Hundreds of different disinfection byproducts form in drinking water following necessary treatment with chlorine and other disinfectants, and many of those byproducts can damage DNA and increase the risk of cancer. This study offers the first side-by-side comparison of cancer risk assessments based on toxicological and epidemiological studies of disinfection byproducts using a comprehensive contaminant occurrence dataset for haloacetic acids and trihalomethanes, two groups of disinfection byproducts that are regulated in drinking water. We also provide the first analysis of a new occurrence dataset for unregulated haloacetic acids that became available from the latest, fourth round of the U.S. EPA-mandated unregulated contaminant monitoring program (UCMR4). A toxicological assessment indicated that haloacetic acids, and in particular brominated haloacetic acids, are more carcinogenic and are associated with a greater number of attributable cancer cases than trihalomethanes. Based on the toxicological analysis, cumulative lifetime cancer risk due to exposure to trihalomethanes and haloacetic acids for community water systems monitored under UCMR4, estimated with standard default parameters for body weight and water intake, corresponds to 7.0 × 10−5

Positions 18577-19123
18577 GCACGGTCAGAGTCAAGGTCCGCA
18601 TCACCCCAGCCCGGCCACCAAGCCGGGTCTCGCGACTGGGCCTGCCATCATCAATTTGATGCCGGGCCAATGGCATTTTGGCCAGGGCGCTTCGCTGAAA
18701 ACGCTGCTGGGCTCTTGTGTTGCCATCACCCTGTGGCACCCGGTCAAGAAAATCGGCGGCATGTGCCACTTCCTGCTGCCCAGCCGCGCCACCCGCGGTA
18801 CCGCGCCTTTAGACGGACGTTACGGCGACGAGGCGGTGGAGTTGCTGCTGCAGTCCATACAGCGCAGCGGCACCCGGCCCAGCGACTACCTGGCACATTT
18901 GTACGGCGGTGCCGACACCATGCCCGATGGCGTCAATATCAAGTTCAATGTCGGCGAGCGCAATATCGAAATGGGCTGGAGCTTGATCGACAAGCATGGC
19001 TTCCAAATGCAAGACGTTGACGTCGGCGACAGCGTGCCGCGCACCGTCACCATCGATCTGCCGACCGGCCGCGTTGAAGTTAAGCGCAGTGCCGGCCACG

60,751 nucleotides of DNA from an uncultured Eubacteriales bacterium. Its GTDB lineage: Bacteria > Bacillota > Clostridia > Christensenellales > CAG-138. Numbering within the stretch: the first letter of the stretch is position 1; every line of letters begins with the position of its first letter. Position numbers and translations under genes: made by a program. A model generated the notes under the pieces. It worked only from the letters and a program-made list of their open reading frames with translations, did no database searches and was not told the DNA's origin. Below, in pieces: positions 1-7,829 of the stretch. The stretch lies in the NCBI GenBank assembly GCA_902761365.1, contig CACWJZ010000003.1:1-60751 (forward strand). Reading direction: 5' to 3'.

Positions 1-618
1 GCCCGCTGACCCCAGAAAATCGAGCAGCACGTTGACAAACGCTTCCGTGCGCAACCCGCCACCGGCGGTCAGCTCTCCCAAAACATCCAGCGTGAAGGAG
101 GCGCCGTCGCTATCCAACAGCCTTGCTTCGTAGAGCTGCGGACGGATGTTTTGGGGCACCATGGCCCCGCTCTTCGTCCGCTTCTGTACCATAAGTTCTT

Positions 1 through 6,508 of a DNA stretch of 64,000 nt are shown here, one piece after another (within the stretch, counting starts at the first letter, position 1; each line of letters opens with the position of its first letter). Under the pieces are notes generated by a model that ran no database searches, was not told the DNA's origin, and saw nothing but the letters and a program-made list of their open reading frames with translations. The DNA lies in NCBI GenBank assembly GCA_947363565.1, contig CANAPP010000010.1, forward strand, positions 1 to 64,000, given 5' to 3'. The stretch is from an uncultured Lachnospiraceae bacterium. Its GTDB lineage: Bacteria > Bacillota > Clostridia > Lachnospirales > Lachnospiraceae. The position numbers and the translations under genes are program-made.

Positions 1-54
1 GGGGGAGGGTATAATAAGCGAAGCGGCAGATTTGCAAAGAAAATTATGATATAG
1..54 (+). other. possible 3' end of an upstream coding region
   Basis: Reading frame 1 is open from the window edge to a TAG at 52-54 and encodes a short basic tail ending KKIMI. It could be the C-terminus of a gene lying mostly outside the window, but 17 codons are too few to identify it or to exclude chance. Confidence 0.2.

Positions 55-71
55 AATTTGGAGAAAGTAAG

(3.5 × 10−5
–1.3 × 10−4
). The same analysis conducted with age sensitivity factors to account for elevated risk in infants and children yielded a cumulative risk estimate of 2.9 × 10−4
(1.7 × 10−4
–6.2 × 10−4
). Epidemiological data suggest that lifetime cancer risk from disinfection byproducts for the U.S. population served by community water systems is approximately 3.0 × 10−3
(2.1 × 10−4
–5.7 × 10−3
), or a lifetime cancer risk of three cases per thousand people. Overall, this analysis highlights the value of using human data in health risk assessments to the greatest extent possible.
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